Marigold

MarigoldMarigold flowers are scattered everywhere this month, along the roadways, in the corn fields, sold in the markets, and decorating family tombs in every cemetery in preparation for All Saints’ Day. With our invierno rainy season easing, marigolds are in full bloom!

Nurseries up North call them “Mexican marigolds,” which seems unfair as they’re native to Guatemala and Chiapas, the southern Mexican state that was once part of Guatemala. Some Mexican farmers grow many acres of marigolds, however, drying and grinding the little golden-yellow petals to ship north to large egg producers. Added to chicken feed, marigold flour makes the hen’s egg yolk the rich color that many shoppers prefer.

Here, pericón, marigold, is wild but valued for several uses. It’s a pleasant, anise-flavored tea and a rich yellow dye for textiles. Flowers are dried and burned as incense and insect repellant. Fresh or dried leaves are used as a tarragon substitute for flavoring soups, sauces, and stews. And every medicinal-plant vendor recommends marigold leaves and blossoms as cures for several ailments.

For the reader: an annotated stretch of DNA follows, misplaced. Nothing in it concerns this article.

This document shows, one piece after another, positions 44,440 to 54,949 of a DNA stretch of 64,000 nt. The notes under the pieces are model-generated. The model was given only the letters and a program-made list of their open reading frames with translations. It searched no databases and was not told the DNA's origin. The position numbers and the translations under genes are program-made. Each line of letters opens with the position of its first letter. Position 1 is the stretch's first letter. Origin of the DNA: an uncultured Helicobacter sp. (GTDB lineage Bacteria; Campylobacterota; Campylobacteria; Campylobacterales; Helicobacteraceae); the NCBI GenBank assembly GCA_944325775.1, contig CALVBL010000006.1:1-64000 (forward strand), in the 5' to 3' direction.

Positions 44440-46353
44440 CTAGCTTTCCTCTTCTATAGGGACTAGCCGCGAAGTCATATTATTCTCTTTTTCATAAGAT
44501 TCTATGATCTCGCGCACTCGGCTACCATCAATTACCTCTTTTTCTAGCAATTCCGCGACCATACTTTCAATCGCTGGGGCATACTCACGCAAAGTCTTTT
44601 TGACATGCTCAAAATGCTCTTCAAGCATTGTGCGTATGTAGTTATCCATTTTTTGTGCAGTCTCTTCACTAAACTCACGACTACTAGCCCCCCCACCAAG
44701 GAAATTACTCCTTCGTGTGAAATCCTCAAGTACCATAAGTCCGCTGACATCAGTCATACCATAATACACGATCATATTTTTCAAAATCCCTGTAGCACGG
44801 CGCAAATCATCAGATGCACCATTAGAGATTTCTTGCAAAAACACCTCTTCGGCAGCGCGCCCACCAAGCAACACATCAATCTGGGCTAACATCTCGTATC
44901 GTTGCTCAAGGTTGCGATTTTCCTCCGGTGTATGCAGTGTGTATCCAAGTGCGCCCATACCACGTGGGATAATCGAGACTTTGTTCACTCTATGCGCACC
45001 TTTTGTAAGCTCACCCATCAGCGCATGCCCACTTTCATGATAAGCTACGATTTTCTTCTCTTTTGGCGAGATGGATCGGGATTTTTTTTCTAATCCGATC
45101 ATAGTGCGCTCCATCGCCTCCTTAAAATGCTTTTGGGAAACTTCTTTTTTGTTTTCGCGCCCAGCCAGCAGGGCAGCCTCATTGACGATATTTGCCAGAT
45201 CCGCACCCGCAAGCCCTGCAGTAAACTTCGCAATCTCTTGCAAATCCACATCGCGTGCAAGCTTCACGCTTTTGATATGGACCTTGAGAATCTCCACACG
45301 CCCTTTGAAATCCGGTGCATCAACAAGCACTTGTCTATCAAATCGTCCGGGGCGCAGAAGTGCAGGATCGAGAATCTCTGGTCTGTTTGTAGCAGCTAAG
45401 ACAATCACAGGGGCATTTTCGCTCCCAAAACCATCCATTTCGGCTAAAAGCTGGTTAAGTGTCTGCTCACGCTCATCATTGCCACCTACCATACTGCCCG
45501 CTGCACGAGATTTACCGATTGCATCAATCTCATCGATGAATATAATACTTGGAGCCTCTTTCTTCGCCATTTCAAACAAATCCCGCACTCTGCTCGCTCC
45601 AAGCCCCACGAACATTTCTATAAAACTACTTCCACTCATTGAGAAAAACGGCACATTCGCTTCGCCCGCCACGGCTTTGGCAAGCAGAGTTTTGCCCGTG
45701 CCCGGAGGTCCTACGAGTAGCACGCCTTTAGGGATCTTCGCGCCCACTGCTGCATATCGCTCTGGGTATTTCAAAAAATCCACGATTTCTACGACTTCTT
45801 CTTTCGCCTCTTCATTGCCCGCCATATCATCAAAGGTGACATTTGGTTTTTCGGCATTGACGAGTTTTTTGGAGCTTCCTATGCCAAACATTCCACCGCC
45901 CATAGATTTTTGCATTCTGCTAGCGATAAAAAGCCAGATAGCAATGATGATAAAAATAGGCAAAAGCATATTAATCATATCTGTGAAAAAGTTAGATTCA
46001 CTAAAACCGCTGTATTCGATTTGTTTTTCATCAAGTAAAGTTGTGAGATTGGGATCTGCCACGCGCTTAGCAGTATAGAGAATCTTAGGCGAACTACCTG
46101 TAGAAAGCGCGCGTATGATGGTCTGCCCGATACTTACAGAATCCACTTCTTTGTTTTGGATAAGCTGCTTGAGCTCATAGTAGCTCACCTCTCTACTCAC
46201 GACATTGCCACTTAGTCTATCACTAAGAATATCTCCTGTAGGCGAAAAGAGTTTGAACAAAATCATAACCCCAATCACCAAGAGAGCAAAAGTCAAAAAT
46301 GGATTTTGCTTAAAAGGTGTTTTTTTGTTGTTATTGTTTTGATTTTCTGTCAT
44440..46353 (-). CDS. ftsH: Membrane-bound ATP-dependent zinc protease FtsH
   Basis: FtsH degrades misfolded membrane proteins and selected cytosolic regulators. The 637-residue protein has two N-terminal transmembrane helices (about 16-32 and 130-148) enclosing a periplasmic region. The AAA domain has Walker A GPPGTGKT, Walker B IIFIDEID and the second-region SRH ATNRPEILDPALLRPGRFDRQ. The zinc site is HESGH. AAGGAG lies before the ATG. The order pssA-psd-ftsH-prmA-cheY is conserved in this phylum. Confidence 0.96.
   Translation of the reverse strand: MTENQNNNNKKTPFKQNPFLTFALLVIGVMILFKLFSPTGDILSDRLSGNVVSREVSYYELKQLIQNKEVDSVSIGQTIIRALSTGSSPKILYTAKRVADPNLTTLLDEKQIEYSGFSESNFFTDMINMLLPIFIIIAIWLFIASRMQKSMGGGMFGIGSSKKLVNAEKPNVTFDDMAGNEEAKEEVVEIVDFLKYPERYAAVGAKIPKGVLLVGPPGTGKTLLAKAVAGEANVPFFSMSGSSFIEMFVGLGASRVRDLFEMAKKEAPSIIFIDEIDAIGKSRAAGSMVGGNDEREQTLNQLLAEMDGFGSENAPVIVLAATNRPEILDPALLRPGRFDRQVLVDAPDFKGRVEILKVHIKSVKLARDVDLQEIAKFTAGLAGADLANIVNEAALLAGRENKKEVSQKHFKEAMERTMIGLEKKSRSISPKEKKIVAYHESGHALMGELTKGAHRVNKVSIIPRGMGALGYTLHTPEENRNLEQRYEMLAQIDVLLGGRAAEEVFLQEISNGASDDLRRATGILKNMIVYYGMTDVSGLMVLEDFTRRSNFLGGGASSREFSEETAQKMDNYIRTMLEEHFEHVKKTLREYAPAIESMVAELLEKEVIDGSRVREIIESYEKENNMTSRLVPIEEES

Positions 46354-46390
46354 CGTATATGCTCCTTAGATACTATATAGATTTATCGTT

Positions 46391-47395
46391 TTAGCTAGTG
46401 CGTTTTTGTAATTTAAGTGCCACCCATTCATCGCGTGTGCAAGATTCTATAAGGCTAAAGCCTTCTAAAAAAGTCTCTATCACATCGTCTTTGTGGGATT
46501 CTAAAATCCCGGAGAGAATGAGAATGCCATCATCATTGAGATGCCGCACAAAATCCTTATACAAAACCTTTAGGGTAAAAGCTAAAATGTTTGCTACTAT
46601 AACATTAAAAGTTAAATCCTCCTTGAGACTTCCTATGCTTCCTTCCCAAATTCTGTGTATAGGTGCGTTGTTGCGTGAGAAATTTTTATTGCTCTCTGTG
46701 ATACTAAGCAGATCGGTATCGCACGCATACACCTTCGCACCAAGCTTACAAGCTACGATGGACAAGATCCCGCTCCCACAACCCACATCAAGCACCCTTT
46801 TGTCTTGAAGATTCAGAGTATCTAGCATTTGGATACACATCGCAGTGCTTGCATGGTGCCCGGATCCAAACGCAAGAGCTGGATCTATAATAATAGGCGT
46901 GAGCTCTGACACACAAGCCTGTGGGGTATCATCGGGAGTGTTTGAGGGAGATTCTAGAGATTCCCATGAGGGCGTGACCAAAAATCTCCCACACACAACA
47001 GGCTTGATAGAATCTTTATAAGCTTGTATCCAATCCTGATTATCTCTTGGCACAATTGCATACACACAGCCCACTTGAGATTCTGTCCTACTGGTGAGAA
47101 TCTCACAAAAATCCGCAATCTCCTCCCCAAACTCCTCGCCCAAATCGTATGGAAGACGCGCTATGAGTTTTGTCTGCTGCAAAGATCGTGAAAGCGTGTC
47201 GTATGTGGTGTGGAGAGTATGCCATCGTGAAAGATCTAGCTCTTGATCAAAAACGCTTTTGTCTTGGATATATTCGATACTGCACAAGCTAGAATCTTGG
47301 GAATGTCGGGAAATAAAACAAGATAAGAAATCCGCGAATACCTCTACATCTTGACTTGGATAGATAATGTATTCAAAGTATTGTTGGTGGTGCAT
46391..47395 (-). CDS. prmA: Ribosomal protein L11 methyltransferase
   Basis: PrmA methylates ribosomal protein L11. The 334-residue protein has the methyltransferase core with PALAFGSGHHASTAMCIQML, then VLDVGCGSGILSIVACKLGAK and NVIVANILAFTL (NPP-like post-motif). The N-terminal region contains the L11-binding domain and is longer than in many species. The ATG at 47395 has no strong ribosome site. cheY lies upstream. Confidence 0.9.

Ancients claimed the marigold was linked to the rain’s god Tlaloc, and said it had psychotropic effect. Last year pharmaceutical researchers in Indianapolis tested marigold stems, flowers, and leaves and found chemicals in the plant inhibited the growth of staph, e-Coli, and candida bacteria.

Medicinal or not, marigolds taste good, smell of licorice, and are lovely to see dotting the grasses and hillsides this season. Get out your oil paints, slather on blue skies with white clouds, green grasses with brown cornstalks, then scatter lots of yellow points of marigold in our October landscape.

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